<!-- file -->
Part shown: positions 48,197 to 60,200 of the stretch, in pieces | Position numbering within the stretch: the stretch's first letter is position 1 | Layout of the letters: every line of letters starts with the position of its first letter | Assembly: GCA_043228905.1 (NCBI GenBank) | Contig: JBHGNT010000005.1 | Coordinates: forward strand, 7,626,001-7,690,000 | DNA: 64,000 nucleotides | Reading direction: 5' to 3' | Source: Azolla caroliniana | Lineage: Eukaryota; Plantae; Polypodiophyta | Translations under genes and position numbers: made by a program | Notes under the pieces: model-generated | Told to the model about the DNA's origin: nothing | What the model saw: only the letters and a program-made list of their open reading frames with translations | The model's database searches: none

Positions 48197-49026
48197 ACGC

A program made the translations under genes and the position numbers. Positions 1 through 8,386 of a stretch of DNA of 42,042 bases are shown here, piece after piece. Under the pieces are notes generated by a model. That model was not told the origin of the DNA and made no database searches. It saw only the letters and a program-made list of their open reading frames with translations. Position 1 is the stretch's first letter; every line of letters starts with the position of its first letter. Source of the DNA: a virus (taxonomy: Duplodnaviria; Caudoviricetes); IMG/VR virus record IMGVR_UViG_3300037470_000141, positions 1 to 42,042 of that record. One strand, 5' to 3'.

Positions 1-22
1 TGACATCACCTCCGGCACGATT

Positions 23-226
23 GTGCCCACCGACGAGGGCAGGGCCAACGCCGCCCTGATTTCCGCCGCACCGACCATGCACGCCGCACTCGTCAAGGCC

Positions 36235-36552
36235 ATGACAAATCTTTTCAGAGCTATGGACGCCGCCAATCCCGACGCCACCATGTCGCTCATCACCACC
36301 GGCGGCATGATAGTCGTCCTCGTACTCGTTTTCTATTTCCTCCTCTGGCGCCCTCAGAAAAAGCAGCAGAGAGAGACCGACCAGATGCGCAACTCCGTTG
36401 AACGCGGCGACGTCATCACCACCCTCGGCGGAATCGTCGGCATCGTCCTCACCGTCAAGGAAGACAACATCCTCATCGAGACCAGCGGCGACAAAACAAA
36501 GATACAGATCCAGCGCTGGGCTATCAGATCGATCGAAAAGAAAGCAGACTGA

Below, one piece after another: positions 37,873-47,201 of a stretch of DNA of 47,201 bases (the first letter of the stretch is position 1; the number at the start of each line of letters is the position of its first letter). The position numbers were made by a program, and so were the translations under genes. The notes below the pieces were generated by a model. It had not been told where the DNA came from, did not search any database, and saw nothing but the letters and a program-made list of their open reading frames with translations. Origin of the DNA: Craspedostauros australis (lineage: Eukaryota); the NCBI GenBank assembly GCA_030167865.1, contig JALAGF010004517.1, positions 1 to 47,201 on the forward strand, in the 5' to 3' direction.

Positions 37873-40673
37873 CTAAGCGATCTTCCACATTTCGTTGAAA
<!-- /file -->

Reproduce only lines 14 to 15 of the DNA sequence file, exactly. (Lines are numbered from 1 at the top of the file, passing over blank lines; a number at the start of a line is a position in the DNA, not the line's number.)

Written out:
Below, one piece after another: positions 37,873-47,201 of a stretch of DNA of 47,201 bases (the first letter of the stretch is position 1; the number at the start of each line of letters is the position of its first letter). The position numbers were made by a program, and so were the translations under genes. The notes below the pieces were generated by a model. It had not been told where the DNA came from, did not search any database, and saw nothing but the letters and a program-made list of their open reading frames with translations. Origin of the DNA: Craspedostauros australis (lineage: Eukaryota); the NCBI GenBank assembly GCA_030167865.1, contig JALAGF010004517.1, positions 1 to 47,201 on the forward strand, in the 5' to 3' direction.

Positions 37873-40673